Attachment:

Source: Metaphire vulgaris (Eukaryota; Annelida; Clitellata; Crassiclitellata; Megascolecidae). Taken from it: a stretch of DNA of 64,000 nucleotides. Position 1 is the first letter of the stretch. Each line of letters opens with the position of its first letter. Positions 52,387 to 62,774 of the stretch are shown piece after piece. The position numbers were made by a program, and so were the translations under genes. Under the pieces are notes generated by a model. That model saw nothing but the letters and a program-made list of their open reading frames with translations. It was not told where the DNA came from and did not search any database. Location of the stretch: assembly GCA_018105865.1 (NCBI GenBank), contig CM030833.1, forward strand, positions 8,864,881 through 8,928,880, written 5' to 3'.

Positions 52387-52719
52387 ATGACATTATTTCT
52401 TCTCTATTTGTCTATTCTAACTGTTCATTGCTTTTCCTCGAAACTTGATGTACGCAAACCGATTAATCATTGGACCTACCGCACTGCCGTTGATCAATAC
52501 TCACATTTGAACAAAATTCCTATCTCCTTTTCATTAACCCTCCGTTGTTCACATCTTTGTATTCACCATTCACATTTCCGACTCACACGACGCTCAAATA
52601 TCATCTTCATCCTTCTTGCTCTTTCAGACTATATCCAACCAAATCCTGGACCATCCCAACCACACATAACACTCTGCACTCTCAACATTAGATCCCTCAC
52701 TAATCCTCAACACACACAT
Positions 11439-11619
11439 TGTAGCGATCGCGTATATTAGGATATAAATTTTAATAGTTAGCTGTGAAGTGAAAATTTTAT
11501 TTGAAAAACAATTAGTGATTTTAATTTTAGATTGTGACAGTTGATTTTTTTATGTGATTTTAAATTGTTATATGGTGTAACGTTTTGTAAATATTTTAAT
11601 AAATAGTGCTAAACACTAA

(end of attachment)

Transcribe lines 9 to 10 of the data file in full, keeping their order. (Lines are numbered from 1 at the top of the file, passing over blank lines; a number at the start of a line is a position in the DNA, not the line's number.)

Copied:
11439 TGTAGCGATCGCGTATATTAGGATATAAATTTTAATAGTTAGCTGTGAAGTGAAAATTTTAT
11501 TTGAAAAACAATTAGTGATTTTAATTTTAGATTGTGACAGTTGATTTTTTTATGTGATTTTAAATTGTTATATGGTGTAACGTTTTGTAAATATTTTAAT